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Strengthening Nigeria’s Health Information Management System for Better Health Outcomes

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By Oladimeji Solomon and Oko Sunday (Lead Writers)

“Without good information, there can be no good policy or planning.” — Professor Eyitayo Lambo, Former Minister of Health (2003–2007)
Strengthening health systems is critical for achieving universal health coverage in Nigeria and globally. However, reliable information on the people, institutions, and resources that make up the system is essential to achieving this goal.

The primary goal of a Health Information Management System (HIMS) is to ensure that accurate and complete patient information critical for health system policy development and implementation, health service delivery, human resources development and others, is available to individuals, healthcare providers and policymakers, when and where it is needed.

A HIMS enables the collection, analysis, and dissemination of health data. It provides decision-makers with evidence-based information, allowing them to develop policies that improve the quality and accessibility of healthcare services, leading to better health outcomes for all.

One of the six building blocks of the World Health Organization’s (WHO) Health Systems Strengthening framework is Health Information Systems (HIS). It refers to a system designed to manage health data and is a broader concept encompassing all healthcare information management aspects, including HIMS. When the Health Information Management System is ineffective, policymakers, health professionals, and researchers are deprived of critical information necessary to make evidence-based decisions and strengthen a country’s health system.

Overview: Nigeria’s Health Information System (HIS) Policy

In 2013, the Federal Ministry of Health (FMoH) reviewed the National Health Information Management System (NHIMS) policy of 2006. The revised Health Information System Policy aims to strengthen the country’s health information system by improving data quality, timeliness, and use for decision-making at all healthcare system levels.

The objectives of the policy were to,

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The HIS Policy also made provisions for at least 2% of the annual health and health-related institutions budget at all levels, to be allocated for HIS and at least 1% of the annual health and health-related institutions budget at all levels to be provided for data management governance as part of the efforts to strengthen HIS and improve health outcomes for all Nigerians.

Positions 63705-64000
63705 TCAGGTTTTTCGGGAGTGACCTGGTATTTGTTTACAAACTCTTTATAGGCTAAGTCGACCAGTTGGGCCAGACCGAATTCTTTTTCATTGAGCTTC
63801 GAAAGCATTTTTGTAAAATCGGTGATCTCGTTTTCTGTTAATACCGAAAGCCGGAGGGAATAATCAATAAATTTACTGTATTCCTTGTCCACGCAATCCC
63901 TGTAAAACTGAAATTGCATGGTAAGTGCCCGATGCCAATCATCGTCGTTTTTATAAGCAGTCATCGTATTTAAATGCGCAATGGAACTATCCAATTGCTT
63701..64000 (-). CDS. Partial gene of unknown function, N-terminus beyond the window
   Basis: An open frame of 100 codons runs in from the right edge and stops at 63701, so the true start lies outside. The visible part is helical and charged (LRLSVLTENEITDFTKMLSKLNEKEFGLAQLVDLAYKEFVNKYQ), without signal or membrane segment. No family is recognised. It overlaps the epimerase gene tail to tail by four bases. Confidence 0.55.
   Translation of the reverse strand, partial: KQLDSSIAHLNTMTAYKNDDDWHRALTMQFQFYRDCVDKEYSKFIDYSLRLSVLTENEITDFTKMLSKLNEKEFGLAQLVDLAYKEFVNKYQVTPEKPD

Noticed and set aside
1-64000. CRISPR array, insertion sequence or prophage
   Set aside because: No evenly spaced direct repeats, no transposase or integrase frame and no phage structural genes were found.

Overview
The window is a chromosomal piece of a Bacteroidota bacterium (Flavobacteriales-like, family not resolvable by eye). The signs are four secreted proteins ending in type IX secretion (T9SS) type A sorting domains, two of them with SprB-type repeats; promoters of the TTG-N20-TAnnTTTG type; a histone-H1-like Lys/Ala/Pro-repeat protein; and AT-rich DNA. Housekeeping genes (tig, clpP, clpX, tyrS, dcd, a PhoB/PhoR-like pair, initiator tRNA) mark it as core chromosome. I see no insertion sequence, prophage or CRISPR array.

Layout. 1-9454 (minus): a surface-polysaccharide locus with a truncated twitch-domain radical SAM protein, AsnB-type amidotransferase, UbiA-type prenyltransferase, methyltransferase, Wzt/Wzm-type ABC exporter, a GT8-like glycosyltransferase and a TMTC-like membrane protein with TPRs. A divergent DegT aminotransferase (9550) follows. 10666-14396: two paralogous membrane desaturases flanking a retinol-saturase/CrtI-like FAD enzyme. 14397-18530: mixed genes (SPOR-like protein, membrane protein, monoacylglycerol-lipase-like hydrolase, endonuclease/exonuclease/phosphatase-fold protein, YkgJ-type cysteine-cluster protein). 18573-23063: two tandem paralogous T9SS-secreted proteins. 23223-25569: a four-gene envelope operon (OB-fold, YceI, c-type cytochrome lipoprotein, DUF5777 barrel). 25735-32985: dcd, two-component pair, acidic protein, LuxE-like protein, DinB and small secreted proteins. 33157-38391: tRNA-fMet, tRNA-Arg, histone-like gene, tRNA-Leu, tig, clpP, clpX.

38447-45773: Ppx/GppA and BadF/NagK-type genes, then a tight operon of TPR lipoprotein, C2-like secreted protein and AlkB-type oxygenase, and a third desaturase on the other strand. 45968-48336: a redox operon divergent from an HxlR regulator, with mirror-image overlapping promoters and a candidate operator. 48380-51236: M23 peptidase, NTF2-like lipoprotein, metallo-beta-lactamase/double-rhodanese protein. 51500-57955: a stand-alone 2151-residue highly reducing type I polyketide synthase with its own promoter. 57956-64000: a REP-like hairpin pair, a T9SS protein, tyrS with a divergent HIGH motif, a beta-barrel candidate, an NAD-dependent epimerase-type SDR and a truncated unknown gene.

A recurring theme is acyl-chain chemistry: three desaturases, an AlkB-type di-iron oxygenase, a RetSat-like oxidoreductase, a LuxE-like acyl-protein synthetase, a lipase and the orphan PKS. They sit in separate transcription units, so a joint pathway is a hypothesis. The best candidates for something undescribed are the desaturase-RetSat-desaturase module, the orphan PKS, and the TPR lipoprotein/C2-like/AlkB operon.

Achieving an effective and efficient National HIMS in Nigeria

Nigeria has made modest progress towards implementing an effective Health Information Management System. The adoption of the District Health Information System 2 (DHIS2) platform in 2016 and the implementation of the Nigeria Health Information System Strategic Plan (NHISSP) 2014 -2018 were necessary steps towards establishing systems that facilitate the collection, analysis, and distribution of health data across all levels of the healthcare system. The DHIS2 platform has played a critical role in improving healthcare outcomes, facilitating the tracking of disease trends and planning and implementing effective health interventions.

However, more work is needed to ensure that Nigeria’s health information systems are fully optimised and utilised to improve health outcomes for all Nigerians.

Several issues have been attributed to the subpar performance of Nigeria’s Health Information System. According to a study conducted to understand the status of HIMS in Nigeria, common challenges of the HIMS include,

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Most of these issues are at the national level, and until these issues are re-addressed, full implementation remains a mirage even at the subnational and national levels.

 Towards an effective and efficient National Health Information Management System in Nigeria

To sustain the current gains and progress in the implementation of an efficient Health Information Management System, several steps can be taken to ensure that Nigeria’s HIS is fully optimised and utilised to improve health outcomes.
These steps include:

Moreover, the current Health Information System (HIS) Policy, signed in 2014, is overdue for revision. As such, the Federal Ministry of Health and other relevant stakeholders should prioritise a review of the existing policy, taking into account changes in policy context, legal and regulatory requirements, emerging.

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